From: David Mertz <voting-project_at_gnosis_dot_cx>

Date: Mon May 03 2004 - 20:14:15 CDT

Date: Mon May 03 2004 - 20:14:15 CDT

Hi Arthur (or anyone who sees that I'm doing something wrong),

I'm afraid that there still seems to be an some other error in your

description of the length of optimal self-delimiting encodings, even

after the correction of your substitution of 'n' for 'd'. Here's the

latest code, as actually run:

* >>> from math import e, log, ceil, floor
*

* >>> def SD(n):
*

... """Self-delimited data bit-length requirement

... Let n be the highest number being encoded

... Let d be the number of bits in a digit

... Let b be the base (2**d)

... Let m be one-half of the base

... The number of digits, g = floor (log_m(n) +1)

... The number of bits is d*g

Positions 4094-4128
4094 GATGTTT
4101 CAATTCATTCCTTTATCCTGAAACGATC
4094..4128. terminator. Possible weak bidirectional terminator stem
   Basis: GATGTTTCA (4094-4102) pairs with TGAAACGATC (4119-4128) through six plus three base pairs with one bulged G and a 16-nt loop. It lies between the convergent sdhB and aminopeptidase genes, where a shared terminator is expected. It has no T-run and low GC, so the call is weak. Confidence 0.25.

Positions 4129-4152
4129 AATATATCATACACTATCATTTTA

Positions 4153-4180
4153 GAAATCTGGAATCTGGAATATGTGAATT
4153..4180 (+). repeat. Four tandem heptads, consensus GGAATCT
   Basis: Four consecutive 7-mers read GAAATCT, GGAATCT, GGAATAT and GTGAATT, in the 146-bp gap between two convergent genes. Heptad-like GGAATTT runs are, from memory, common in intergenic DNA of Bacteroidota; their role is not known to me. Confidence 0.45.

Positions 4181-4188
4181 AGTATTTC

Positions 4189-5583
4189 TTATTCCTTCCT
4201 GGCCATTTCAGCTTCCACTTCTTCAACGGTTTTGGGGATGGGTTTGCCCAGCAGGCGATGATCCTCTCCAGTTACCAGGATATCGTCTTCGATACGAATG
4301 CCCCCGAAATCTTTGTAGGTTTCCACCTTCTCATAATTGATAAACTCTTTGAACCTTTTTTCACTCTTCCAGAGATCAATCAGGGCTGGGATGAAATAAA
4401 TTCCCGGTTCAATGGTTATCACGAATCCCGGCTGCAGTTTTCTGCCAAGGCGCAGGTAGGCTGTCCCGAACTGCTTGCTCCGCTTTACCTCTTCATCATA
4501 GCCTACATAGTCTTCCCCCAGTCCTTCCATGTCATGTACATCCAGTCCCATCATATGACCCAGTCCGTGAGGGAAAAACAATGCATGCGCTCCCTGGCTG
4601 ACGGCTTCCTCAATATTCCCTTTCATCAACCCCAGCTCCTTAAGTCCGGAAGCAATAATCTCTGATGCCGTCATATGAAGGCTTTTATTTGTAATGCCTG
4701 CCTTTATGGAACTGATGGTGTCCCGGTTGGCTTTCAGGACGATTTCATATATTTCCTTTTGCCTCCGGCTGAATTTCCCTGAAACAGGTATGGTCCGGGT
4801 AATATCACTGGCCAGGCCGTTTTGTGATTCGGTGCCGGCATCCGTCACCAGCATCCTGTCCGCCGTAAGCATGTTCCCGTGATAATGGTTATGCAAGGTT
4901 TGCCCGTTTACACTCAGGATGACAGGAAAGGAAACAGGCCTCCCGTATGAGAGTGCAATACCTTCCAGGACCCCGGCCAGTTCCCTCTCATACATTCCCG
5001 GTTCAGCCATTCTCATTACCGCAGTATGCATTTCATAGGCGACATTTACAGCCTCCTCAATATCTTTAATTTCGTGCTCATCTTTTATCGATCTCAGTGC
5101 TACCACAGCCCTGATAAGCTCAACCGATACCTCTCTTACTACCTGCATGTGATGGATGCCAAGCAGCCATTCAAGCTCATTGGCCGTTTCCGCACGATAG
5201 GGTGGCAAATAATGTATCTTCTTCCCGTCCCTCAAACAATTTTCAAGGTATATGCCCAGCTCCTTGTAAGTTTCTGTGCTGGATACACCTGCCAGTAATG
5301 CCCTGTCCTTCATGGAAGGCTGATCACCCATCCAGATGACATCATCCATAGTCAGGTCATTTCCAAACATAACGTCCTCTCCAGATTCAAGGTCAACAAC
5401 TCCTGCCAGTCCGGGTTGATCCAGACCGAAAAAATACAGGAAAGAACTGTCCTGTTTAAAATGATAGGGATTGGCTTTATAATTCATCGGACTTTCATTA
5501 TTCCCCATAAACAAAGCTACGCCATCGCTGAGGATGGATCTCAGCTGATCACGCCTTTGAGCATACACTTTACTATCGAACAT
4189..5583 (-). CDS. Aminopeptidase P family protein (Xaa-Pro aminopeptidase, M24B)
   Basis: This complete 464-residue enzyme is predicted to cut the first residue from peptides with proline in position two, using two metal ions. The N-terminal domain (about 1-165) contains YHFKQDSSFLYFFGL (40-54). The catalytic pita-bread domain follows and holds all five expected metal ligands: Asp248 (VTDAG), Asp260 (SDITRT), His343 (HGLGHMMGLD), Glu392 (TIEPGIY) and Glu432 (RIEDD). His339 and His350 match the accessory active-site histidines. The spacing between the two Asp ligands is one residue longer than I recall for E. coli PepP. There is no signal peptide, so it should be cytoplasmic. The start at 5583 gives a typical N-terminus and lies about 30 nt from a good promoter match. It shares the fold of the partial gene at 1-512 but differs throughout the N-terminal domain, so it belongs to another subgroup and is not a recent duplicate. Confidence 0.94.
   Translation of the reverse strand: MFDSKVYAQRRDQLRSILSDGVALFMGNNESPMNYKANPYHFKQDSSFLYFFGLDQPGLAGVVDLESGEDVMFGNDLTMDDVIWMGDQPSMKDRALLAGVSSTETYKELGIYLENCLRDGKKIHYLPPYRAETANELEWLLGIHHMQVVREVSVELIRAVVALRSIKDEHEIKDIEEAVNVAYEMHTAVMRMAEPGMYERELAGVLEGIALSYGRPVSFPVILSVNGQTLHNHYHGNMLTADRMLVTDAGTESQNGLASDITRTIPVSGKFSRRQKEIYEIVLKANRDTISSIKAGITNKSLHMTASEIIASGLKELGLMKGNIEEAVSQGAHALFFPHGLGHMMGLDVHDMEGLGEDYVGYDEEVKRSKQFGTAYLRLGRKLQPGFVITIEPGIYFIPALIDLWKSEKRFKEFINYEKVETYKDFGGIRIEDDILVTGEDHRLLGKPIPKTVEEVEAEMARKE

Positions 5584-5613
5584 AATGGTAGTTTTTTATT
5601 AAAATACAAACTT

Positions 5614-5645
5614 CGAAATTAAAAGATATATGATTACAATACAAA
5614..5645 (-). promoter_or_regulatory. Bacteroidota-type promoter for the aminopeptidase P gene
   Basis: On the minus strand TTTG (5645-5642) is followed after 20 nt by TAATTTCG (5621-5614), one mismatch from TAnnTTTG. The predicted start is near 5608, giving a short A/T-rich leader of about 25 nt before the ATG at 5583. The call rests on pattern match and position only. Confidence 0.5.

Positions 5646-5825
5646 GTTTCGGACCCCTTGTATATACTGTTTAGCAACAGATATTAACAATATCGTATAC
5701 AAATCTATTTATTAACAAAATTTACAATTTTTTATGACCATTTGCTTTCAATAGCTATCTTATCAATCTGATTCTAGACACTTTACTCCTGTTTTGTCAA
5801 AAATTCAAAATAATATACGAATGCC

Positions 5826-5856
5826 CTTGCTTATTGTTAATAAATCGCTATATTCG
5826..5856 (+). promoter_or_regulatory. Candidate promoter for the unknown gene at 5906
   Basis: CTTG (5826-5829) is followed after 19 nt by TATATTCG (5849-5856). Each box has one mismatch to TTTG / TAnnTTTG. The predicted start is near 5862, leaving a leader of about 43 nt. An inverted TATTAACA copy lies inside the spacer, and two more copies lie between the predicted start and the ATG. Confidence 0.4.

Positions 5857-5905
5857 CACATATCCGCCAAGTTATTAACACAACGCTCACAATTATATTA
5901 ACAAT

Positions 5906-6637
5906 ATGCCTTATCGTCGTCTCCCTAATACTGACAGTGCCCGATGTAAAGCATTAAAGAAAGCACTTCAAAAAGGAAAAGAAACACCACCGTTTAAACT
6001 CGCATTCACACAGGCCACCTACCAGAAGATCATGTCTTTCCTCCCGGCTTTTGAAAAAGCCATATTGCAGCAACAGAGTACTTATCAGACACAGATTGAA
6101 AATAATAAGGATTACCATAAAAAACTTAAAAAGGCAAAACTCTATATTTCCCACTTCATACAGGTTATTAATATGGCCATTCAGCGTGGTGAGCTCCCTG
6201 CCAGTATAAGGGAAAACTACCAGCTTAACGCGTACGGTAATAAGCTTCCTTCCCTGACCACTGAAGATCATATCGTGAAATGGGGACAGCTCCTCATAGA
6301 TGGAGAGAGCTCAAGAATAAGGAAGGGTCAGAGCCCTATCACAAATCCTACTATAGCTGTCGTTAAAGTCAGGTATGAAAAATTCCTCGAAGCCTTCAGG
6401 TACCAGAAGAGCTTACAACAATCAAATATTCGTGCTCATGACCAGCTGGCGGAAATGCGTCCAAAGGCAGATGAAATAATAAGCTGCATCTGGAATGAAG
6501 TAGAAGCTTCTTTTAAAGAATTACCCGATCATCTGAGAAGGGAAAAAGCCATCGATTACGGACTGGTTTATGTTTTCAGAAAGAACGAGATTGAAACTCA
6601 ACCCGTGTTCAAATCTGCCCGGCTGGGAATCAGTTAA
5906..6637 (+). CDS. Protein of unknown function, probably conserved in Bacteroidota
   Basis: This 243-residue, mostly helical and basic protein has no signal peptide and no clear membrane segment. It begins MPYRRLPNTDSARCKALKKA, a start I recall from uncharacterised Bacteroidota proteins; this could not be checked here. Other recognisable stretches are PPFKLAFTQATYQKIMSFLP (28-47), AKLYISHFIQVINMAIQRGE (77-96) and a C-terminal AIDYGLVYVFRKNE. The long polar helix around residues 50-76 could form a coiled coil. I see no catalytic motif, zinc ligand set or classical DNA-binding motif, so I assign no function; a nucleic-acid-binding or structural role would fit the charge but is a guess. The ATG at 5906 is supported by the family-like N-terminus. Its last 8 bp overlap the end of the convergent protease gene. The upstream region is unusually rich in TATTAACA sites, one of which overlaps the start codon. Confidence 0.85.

... """

... d = 1/log(2) # 1.443 bits per base-e digit

... m = e/2 # b == 2**(1/log(2)) == e

... g = ceil(log(n)/log(m)) # log_m(n) == log(n)/log(m)

... return d*g

...

* >>> SD(3)
*

5.7707801635558535

* >>> SD(19)
*

14.426950408889635

* >>> SD(147)
*

24.525815695112378

The variable 'g' does scale logarithmically, as desired. But The

bit-lengths are longer than they should be according to your abstract

(and according to my intuition about about how much info delimiting

takes):

*> With 3 bits (it's octal, remember?), you can code up to 3 choices, and
*

*> with 6 bits you can code up to 19 choices. And 9 bits can code up to
*

*> 147 choices.
*

It looks like I might be able to choose a different scaling factor 'd'

that gives the right answers. I considered that you might have meant

"digits in a bit" (i.e. a fraction) rather than "bits in a digit", but

that's only closer, not exactly right.

So at this point I'm just guessing about the correct formula.

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Received on Mon May 31 23:17:07 2004

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